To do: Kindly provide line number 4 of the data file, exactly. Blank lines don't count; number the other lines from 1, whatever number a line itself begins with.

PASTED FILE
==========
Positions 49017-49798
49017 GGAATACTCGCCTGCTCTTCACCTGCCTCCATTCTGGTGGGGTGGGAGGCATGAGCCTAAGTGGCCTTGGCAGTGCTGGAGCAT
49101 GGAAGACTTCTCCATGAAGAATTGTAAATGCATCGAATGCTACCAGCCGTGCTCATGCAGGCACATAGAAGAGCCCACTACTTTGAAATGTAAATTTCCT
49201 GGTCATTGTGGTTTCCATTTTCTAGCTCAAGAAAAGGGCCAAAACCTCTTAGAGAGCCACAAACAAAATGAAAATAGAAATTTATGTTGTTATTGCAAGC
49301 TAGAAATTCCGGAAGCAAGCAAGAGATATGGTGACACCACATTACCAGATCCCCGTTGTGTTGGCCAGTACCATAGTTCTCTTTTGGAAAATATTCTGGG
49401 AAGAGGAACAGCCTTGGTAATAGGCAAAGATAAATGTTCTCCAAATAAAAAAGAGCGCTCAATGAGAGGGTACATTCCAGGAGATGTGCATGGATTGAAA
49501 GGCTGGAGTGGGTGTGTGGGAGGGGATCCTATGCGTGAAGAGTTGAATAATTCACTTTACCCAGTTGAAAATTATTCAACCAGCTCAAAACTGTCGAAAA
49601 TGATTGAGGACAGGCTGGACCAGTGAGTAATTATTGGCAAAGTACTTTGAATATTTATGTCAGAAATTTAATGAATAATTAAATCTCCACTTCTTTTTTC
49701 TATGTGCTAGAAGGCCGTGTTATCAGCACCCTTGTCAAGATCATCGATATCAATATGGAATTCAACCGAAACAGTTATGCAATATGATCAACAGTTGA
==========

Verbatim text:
49201 GGTCATTGTGGTTTCCATTTTCTAGCTCAAGAAAAGGGCCAAAACCTCTTAGAGAGCCACAAACAAAATGAAAATAGAAATTTATGTTGTTATTGCAAGC